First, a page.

Second Reading-WORKPLACE SAFETY LEGISLATION AMENDMENT (WORKPLACE MANSLAUGHTER AND OTHER MATTERS) BILL 2019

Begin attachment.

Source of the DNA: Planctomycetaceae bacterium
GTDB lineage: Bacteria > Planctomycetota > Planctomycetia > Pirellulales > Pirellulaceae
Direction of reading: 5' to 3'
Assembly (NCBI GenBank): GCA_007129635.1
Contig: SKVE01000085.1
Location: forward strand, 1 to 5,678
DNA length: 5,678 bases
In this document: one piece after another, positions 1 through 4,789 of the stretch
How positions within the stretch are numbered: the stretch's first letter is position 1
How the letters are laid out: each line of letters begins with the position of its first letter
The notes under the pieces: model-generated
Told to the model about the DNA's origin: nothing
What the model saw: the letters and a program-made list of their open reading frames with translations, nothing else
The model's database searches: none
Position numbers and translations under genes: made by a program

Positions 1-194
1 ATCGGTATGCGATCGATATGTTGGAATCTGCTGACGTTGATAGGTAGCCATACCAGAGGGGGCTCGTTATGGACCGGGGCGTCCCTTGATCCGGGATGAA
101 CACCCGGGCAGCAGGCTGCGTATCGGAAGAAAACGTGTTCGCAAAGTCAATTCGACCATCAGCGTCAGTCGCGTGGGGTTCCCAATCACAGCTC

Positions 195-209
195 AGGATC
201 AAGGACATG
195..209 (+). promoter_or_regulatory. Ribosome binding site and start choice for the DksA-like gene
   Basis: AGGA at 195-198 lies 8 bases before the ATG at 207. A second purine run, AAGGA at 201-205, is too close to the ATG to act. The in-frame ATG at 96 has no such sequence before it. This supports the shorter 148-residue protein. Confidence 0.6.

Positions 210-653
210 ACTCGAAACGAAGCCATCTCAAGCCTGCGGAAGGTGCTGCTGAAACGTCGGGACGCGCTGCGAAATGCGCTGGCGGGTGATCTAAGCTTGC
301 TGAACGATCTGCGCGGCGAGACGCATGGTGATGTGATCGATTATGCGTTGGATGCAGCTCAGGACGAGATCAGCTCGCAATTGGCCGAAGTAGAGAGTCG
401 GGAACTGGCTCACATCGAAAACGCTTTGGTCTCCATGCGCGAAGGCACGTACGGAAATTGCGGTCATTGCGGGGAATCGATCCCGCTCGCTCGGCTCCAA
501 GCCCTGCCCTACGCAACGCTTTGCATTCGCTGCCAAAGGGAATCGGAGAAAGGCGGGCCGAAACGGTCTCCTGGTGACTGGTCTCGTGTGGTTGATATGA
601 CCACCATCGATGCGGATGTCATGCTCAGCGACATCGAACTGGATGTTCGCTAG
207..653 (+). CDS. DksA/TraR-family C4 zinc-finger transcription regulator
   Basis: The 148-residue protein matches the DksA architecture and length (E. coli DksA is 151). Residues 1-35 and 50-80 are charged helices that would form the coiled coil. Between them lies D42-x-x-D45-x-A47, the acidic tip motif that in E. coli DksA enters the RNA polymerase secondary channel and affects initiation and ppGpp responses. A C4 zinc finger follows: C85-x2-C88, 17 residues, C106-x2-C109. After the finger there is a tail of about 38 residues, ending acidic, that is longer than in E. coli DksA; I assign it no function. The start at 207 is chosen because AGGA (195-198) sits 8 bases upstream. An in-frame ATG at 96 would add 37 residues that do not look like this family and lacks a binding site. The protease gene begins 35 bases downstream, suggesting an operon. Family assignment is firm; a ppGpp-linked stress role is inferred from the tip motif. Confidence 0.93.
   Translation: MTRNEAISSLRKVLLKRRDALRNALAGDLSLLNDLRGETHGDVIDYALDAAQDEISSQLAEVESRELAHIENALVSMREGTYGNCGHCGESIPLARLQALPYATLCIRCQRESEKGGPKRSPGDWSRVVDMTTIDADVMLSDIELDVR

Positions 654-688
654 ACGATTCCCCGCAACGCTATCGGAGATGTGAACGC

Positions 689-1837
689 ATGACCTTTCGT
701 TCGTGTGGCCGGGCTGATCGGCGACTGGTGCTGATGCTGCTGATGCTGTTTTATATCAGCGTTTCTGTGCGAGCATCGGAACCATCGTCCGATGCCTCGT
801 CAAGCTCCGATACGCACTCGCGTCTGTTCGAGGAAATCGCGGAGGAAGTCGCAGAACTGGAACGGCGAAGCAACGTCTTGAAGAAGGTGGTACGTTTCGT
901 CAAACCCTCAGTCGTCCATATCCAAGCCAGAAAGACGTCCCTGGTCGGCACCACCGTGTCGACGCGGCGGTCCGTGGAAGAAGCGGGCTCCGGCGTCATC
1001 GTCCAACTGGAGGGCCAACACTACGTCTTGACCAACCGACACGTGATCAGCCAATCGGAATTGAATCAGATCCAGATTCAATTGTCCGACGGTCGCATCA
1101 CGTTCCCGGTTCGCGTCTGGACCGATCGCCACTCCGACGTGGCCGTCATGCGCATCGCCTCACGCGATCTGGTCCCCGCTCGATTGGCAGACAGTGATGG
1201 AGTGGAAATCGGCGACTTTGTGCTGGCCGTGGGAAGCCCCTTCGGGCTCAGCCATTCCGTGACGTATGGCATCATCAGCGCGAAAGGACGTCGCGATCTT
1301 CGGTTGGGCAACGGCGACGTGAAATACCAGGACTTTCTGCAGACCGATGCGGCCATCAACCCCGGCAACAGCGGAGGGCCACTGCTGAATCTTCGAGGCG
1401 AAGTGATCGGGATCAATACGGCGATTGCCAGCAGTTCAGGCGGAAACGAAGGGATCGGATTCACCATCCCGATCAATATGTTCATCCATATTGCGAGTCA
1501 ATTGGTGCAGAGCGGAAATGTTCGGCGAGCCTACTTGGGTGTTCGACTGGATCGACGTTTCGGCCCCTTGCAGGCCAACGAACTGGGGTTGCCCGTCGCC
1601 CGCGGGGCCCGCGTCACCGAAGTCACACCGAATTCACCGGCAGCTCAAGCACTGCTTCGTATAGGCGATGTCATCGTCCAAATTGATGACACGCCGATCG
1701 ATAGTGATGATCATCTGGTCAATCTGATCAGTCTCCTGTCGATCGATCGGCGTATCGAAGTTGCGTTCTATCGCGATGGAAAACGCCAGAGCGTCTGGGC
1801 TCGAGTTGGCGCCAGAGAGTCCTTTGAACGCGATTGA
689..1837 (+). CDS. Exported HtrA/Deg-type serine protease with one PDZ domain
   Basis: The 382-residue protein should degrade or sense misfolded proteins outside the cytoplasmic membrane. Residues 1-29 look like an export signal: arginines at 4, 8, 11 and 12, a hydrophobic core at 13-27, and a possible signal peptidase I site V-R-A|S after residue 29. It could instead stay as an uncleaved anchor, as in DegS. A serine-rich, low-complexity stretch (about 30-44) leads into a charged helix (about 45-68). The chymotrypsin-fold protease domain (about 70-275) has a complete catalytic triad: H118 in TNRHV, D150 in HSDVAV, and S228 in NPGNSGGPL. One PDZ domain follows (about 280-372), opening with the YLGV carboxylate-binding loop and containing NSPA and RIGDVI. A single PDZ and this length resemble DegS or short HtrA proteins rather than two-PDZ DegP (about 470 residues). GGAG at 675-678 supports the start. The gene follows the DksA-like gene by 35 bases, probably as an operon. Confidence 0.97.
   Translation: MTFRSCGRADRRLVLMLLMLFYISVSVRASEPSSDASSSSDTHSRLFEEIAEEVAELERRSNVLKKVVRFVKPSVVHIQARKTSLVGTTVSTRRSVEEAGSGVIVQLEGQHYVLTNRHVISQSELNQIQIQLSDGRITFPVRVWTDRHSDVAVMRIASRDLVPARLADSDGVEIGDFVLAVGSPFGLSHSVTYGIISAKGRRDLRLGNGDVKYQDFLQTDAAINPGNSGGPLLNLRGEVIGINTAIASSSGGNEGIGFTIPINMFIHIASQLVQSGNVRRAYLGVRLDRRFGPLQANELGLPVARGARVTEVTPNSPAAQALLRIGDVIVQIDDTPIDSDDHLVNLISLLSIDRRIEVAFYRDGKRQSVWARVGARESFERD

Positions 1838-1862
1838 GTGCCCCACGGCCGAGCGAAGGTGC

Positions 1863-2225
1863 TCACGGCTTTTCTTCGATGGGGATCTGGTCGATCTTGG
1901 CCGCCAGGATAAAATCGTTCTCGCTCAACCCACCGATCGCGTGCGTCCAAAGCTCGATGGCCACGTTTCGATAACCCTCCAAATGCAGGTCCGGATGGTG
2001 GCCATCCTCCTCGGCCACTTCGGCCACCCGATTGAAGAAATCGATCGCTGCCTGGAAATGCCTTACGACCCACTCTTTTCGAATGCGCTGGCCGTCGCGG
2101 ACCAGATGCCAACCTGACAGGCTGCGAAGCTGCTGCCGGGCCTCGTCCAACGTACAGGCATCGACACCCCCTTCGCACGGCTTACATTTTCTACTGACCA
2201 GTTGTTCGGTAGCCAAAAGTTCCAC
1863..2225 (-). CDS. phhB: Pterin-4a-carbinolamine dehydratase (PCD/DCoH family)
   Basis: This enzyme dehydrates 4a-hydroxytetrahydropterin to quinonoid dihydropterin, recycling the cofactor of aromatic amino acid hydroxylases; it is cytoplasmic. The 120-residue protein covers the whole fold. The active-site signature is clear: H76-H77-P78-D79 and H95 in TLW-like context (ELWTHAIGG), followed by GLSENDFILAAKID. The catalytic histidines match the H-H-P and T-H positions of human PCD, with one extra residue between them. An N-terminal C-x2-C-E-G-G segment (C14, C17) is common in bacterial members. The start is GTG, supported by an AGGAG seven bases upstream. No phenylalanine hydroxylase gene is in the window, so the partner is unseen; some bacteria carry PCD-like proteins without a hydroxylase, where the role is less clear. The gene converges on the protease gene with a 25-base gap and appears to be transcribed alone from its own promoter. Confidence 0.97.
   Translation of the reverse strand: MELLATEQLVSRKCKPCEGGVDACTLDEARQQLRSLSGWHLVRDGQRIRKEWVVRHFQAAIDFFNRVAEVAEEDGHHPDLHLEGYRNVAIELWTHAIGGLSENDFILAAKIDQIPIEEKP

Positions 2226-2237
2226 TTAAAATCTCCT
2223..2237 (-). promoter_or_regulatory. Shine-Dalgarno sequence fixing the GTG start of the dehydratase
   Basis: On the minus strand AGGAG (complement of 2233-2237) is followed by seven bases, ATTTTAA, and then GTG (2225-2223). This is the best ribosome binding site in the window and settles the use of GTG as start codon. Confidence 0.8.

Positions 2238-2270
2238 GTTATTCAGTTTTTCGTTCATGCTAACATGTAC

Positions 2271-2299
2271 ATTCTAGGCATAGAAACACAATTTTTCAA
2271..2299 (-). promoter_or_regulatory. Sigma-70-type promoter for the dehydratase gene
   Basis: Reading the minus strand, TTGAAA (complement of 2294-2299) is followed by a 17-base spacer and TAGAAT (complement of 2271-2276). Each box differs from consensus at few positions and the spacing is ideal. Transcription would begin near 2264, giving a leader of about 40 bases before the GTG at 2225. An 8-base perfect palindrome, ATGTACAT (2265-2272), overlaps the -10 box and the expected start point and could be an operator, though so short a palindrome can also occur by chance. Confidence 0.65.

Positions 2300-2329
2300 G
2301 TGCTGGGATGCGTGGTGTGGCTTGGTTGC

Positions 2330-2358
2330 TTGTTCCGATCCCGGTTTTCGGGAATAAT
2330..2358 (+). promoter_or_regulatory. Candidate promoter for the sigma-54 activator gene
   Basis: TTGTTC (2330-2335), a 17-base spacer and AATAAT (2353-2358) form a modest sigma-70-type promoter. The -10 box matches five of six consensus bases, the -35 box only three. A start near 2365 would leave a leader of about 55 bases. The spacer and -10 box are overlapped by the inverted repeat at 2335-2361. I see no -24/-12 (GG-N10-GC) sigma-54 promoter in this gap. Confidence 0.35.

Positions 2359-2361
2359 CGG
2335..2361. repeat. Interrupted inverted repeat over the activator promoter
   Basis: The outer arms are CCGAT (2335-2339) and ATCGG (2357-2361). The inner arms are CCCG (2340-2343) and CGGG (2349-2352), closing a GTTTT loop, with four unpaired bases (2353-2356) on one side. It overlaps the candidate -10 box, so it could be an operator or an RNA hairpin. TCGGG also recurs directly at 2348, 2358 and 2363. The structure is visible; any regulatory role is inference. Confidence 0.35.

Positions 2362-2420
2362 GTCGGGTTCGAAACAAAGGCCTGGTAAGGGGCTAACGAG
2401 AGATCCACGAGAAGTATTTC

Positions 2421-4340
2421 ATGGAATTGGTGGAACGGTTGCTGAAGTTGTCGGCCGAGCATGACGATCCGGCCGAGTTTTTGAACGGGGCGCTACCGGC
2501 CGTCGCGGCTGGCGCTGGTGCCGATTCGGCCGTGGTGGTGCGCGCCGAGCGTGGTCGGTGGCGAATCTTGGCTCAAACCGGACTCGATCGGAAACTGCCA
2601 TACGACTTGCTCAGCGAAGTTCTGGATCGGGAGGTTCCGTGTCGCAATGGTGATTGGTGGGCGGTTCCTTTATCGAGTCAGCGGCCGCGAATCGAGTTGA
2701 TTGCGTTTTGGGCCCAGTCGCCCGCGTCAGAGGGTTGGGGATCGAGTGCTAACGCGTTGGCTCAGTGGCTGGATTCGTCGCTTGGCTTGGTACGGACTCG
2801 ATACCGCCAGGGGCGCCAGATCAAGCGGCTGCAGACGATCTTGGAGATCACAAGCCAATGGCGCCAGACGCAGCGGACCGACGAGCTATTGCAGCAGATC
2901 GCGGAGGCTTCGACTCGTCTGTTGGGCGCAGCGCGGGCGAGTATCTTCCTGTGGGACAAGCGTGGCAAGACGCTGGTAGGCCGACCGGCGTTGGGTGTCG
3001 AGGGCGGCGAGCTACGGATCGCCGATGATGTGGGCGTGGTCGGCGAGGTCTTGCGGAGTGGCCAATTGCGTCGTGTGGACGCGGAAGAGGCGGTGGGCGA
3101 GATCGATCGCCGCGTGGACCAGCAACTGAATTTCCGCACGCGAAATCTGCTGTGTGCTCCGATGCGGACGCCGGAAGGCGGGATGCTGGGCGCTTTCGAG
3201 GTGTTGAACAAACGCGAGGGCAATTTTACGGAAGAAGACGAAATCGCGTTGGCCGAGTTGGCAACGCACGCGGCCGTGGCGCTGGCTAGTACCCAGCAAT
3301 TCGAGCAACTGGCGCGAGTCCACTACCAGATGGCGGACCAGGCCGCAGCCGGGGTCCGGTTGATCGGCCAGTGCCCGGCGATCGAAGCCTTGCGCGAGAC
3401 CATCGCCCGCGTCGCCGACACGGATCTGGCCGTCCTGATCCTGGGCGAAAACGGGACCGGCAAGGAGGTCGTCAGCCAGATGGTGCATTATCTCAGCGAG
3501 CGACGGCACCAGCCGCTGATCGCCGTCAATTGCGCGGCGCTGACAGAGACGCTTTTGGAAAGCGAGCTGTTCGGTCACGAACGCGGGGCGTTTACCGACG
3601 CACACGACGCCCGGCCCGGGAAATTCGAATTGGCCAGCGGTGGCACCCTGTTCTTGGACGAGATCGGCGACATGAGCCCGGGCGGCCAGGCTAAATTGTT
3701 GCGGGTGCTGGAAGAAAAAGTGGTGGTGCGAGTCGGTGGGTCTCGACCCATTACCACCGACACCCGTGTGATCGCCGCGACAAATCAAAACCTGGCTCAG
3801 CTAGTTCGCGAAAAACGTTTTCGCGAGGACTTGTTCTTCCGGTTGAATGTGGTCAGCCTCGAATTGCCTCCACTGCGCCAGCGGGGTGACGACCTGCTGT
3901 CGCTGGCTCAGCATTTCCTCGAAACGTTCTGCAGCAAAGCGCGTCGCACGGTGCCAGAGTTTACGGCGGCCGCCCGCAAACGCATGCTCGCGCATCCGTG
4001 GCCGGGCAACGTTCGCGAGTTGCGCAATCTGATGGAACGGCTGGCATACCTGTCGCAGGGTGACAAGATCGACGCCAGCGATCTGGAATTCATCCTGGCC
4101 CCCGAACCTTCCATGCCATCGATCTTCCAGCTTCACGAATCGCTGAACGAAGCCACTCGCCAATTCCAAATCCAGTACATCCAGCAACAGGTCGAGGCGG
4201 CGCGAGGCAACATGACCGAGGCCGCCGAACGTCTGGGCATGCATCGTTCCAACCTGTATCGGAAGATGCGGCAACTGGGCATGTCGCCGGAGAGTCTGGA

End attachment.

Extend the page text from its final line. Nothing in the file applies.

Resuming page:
FREGON (Mount Waverley) (10:39:02): I rise proudly to speak on the Workplace Safety Legislation Amendment (Workplace Manslaughter and Other Matters) Bill 2019. I will start by thanking the Attorney-General for her work in this area. This is a commitment that we promised the people of Victoria we would deliver, and she is delivering it today. Can I also point out that I am very happy to see the member for Sydenham, our Parliamentary Secretary for Workplace Safety, in the house this morning to see this bill pass. I know you have done a lot of work on this as well, and I thank you for that. I should thank the Premier and the whole cabinet really, because as an election commitment this is something that I proudly told everyone during the campaign that we would do—and wage theft is another one that I know is going to come in the not-too-distant future. The member for Ringwood mentioned some of the debate yesterday from the other side in reference to, I believe, the community not supporting this. Well, I can tell the house that the community that I spoke to in the election period and since do support this and do support this for a very good reason, because this bill is necessary. I would like to thank the unions, the workers, the health service personnel—everyone who has ever come into contact with this terrible plight in our society of losing people for no good reason. When I started to think about this bill, I had to think about how it would affect families. Obviously I thought of my own family. Whilst there has not been a workplace death in my family, we lost my uncle when I was a young boy of about eight. He died of a heart attack. It was sudden and he left three young children and my aunty. They were obviously devastated. His mother outlived her child, which as a father I cannot imagine. My mother—his sister—misses him to this day. Our whole extended family was rocked. In that case it was just a tragic heart attack that happened, and there is nothing you can do about that. If you add to that a workplace accident that may be nobody’s fault—there was nothing they could do—I think that is worse. If you then add to that that board members had a duty of care for an employee and did not look after them, even when they knew or there was a reasonable expectation that they should have known—they did nothing—and that same 38-year-old man dies because of that, that is atrocious. There were words from the other side about this bill being unfair. That is unfair. The idea that families and extended families will lose the life of their loved one—lose history that has not happened yet—that is unfair. So we are making the consequences of this clear: if you are responsible for the death of your worker, you will go to jail. Now, I want to come just quickly to the definition of ‘criminal negligence’, because I think it is important to understand that there is no actual change to the obligations of the boardroom from this. They are meant to look after their workers now. The penalties are not the same. The new offence does not alter the existing obligations or duties for employers. What are they expected to not do? They are expected to not be criminally negligent, and the criminal negligence test requires both a great falling short of a reasonable standard of care and a high risk of death, serious injury or serious illness. So this bill basically says if you are that shoddy that you do not care, that you have not looked after your employees and they die as a result of your negligence, incompetence—whatever words you use, the test is there—then you have a serious problem and you should have a serious problem. I have been a business owner myself, as I have said before in this house, and I would argue that if you are considering costs first versus the safety of your employees, you are not running your business to a level where you are being profitable anyway. If you are cutting corners, you should be out of business. You have to look after your employees; that has to come first, because otherwise your business model is just stupid anyway. I want to shout out to the Transport Workers Union. They are a great union. They were a client of mine for 20 years and I looked after their IT. I know they have been very active in regard to the preparation of this bill. I particularly want to acknowledge the secretary of the TWU, Mr John Berger, and I want to thank him and all his members for their work in pushing for these laws. To quote John: There are so many loopholes in the current arrangements and some bosses, through negligence, are killing workers and never seeing a day in court … These laws: … will …help ensure the single most important thing to us as a union—that each of our members arrive home safely to their families at the end of every shift. I also did work in my previous career in regard to writing software for a company that checked racking. I can say that most employers did everything they could to make their warehouses safe. But there was one example, and I will not use names, of an overseas company—it was in the US—where there were warnings of things that had to be fixed, they were not fixed and someone died. Even after a person had died there was still discussion, apparently, in the boardroom of this overseas company: ‘Well, if we spend all that money to fix this, we won’t get our bonus at the end of the year’. I cannot imagine how those people go home and look at their own kids and think, ‘My kid’s going to go work somewhere in a few years and I hope they’re not as crappy as I am’. It is unbelievable. We promised that we would bring this law in, and we are doing it. We promised to make workplace manslaughter an offence, and it is happening. This proposed legislation delivers on our important election commitment, as I said, by creating this new criminal offence. Currently $300 000 to $400 000 is about all you can expect your business to be fined if you are criminally negligent. It is not enough. What we are heading towards is something significantly higher—jail time, $16 million. This is adequate to send a message to the boardroom that you have to look after your people. You have to check your sites. You have to make sure that the void space has the appropriate safety equipment around it so that young people can come home to their families, older people can come home to their families and children can grow up knowing their parents. I commend the bill to the house.